Kiichiro Toyoda learned from his father the importance of getting your hands dirty and learning by doing. He insisted on this from all of his engineers. A famous story about Toyoda has become part of Toyota’s cultural heritage :
One day Kiichiro Toyoda was walking through the vast plant when he came upon a worker scratching his head and muttering that his grinding machine would not run. Kiichiro took one look at the man, then rolled up his sleeves and plunged his hands into the oil pan. He came up with two handfuls of sludge. Throwing the sludge on the floor, he said: “How can you expect to do your job without getting your hands dirty!”
For some reason, sludge in oil pans seems to creep into a number of Toyota stories. When I visited Jim Press (COO of Toyota Motor Sales, U.S.A.), he related the following story:
Our dealers see executives from Japan more often than domestic dealers see executives from Detroit. I recall when I was with Dr. Shoichiro Toyoda on a visit, in the mid-’70s. And we had just introduced a four-speed automatic transmission. It was very unusual to have an automatic transmission fail, if ever. It seemed indestructible. We were visiting a dealership. And the dealer complained about the fact that a car just came in with a transmission that had failed. Dr. Toyoda, in his pressed suit, walked over to the technician, got in a dialogue with him, walked over to the oil pan where he’d drained the oil from the transmission, rolled his sleeve up and put his hand in this oil, and pulled out some filings. He put the filings on a rag, dried them off, and put them in his pocket to take back to Japan for testing. He wanted to find out if the filings were the result of a failed part or if it was residue from the machining process.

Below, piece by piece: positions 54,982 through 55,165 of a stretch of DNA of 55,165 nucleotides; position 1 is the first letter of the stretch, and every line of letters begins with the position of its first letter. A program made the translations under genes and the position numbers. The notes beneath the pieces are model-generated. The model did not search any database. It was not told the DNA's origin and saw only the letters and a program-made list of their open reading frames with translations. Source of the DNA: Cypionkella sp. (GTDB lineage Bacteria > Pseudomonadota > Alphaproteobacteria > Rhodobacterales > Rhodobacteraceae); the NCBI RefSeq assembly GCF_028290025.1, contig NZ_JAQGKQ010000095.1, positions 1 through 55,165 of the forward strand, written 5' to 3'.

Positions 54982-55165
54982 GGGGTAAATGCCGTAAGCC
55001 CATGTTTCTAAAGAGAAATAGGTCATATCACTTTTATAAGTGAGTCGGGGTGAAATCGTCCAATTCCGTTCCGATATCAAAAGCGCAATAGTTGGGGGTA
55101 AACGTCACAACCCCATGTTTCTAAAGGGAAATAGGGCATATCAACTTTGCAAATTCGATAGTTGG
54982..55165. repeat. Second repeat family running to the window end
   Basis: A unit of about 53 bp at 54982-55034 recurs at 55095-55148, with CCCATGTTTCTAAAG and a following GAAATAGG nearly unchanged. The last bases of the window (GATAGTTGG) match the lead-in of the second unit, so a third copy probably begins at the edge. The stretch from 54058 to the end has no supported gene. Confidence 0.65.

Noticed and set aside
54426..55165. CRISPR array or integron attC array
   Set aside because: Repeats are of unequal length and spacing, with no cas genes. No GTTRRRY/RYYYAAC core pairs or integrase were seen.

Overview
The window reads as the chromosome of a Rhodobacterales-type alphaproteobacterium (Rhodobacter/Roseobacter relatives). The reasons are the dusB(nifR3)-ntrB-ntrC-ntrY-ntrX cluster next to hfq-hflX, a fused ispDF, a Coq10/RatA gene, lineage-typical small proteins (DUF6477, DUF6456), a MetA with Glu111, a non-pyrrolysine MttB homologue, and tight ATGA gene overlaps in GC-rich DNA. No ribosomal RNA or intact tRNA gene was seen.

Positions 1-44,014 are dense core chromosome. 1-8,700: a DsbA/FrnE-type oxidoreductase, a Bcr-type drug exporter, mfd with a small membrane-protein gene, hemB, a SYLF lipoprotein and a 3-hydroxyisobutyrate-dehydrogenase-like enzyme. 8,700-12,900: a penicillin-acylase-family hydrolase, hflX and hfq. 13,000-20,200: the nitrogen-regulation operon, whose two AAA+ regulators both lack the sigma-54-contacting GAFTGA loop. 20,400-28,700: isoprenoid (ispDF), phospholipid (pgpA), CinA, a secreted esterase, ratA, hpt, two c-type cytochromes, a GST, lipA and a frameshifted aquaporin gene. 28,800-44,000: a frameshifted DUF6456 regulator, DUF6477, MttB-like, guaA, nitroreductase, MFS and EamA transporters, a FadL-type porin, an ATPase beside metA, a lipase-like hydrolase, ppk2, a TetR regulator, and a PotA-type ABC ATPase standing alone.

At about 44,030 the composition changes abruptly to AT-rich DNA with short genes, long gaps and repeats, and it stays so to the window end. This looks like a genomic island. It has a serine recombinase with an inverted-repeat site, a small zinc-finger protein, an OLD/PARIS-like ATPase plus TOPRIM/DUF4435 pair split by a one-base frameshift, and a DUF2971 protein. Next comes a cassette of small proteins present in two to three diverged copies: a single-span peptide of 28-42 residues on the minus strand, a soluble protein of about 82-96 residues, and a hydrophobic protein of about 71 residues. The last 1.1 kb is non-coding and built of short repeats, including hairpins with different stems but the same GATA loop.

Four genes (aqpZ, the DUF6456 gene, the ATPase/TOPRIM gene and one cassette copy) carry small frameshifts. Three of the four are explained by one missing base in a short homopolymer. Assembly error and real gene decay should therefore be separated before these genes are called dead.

In most large U.S. companies, the president is like the king. The king is not someone who you casually run into and strike up a conversation with. One can judge rank in these U.S. fiefdoms based on office size, windows, furniture quality, carpet quality, how difficult it is to get an appointment, and yearly bonuses.
When I last visited Toyota in Georgetown, Kentucky, to interview President Gary Convis, I also had to go through public affairs and secretaries. A secretary led me into a luxurious conference room in the front office and offered me something to drink. Convis was late, which is also quite typical of visits like these. So I wandered a bit under the pretext of going to get coffee. The executive offices were quite spartan for someone of his rank and stature. But what was odder was that the vaunted 5S of Toyota was in disarray here. There were boxes every place and his assistant was busily packing boxes. When I asked what she was doing, she explained, a bit disgruntled, that “the boss wanted to be near the shop floor so he could be where cars are being made, so he moved to one of the offices in the middle of the plant with windows overlooking the assembly line.” His assistant seemed a little annoyed that she had to leave the nice front-office facilities with their outside windows. But she seemed to understand, pausing and then explaining: “He is the most shop-floor-oriented president we have had.” This is quite a compliment when past presidents included the likes of Fujio Cho.